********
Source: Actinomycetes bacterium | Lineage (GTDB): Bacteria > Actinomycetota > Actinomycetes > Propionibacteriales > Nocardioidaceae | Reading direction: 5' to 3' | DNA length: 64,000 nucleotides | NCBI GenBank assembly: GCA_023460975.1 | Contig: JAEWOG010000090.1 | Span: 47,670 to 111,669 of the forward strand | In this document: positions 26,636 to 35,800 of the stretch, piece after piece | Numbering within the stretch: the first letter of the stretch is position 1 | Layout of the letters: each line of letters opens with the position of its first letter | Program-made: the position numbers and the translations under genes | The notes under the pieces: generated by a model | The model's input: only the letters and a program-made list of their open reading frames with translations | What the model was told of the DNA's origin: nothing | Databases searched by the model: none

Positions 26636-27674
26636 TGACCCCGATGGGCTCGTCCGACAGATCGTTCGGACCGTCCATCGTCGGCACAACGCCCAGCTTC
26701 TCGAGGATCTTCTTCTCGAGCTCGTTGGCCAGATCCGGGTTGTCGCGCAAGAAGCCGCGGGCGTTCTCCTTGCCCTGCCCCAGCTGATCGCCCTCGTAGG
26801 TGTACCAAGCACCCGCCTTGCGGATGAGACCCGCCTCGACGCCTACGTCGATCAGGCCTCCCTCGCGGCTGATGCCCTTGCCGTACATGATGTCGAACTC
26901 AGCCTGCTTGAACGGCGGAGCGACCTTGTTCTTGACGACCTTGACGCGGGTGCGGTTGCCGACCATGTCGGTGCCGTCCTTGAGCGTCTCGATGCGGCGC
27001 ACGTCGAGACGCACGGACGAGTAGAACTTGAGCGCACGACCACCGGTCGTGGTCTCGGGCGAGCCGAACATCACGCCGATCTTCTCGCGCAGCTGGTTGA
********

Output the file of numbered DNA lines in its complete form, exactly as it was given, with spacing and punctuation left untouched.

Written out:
Source: Actinomycetes bacterium | Lineage (GTDB): Bacteria > Actinomycetota > Actinomycetes > Propionibacteriales > Nocardioidaceae | Reading direction: 5' to 3' | DNA length: 64,000 nucleotides | NCBI GenBank assembly: GCA_023460975.1 | Contig: JAEWOG010000090.1 | Span: 47,670 to 111,669 of the forward strand | In this document: positions 26,636 to 35,800 of the stretch, piece after piece | Numbering within the stretch: the first letter of the stretch is position 1 | Layout of the letters: each line of letters opens with the position of its first letter | Program-made: the position numbers and the translations under genes | The notes under the pieces: generated by a model | The model's input: only the letters and a program-made list of their open reading frames with translations | What the model was told of the DNA's origin: nothing | Databases searched by the model: none

Positions 26636-27674
26636 TGACCCCGATGGGCTCGTCCGACAGATCGTTCGGACCGTCCATCGTCGGCACAACGCCCAGCTTC
26701 TCGAGGATCTTCTTCTCGAGCTCGTTGGCCAGATCCGGGTTGTCGCGCAAGAAGCCGCGGGCGTTCTCCTTGCCCTGCCCCAGCTGATCGCCCTCGTAGG
26801 TGTACCAAGCACCCGCCTTGCGGATGAGACCCGCCTCGACGCCTACGTCGATCAGGCCTCCCTCGCGGCTGATGCCCTTGCCGTACATGATGTCGAACTC
26901 AGCCTGCTTGAACGGCGGAGCGACCTTGTTCTTGACGACCTTGACGCGGGTGCGGTTGCCGACCATGTCGGTGCCGTCCTTGAGCGTCTCGATGCGGCGC
27001 ACGTCGAGACGCACGGACGAGTAGAACTTGAGCGCACGACCACCGGTCGTGGTCTCGGGCGAGCCGAACATCACGCCGATCTTCTCGCGCAGCTGGTTGA